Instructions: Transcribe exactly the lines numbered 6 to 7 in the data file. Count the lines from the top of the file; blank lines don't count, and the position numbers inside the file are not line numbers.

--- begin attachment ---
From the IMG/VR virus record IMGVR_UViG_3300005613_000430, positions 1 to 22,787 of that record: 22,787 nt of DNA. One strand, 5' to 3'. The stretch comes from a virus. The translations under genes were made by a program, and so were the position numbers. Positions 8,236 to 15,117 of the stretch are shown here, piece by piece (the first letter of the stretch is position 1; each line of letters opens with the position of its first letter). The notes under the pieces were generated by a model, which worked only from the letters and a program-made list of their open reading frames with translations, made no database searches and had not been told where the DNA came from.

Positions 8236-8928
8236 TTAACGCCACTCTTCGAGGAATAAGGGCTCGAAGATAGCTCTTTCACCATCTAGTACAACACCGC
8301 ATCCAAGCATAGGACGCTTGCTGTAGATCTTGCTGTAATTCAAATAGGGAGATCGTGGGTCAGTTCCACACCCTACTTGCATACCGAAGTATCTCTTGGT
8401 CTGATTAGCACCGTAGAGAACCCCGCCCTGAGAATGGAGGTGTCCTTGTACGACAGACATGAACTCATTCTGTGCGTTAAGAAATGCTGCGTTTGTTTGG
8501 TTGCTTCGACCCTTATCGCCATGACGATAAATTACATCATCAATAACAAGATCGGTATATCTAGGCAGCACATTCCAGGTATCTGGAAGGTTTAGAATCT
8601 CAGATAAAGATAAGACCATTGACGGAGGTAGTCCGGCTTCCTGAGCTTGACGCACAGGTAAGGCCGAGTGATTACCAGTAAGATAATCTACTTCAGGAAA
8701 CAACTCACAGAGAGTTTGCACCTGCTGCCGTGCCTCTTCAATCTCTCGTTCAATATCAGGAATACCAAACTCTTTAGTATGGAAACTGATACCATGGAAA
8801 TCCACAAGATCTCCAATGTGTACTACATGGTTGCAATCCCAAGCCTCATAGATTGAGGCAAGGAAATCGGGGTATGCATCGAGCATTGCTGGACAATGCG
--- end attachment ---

8501 TTGCTTCGACCCTTATCGCCATGACGATAAATTACATCATCAATAACAAGATCGGTATATCTAGGCAGCACATTCCAGGTATCTGGAAGGTTTAGAATCT
8601 CAGATAAAGATAAGACCATTGACGGAGGTAGTCCGGCTTCCTGAGCTTGACGCACAGGTAAGGCCGAGTGATTACCAGTAAGATAATCTACTTCAGGAAA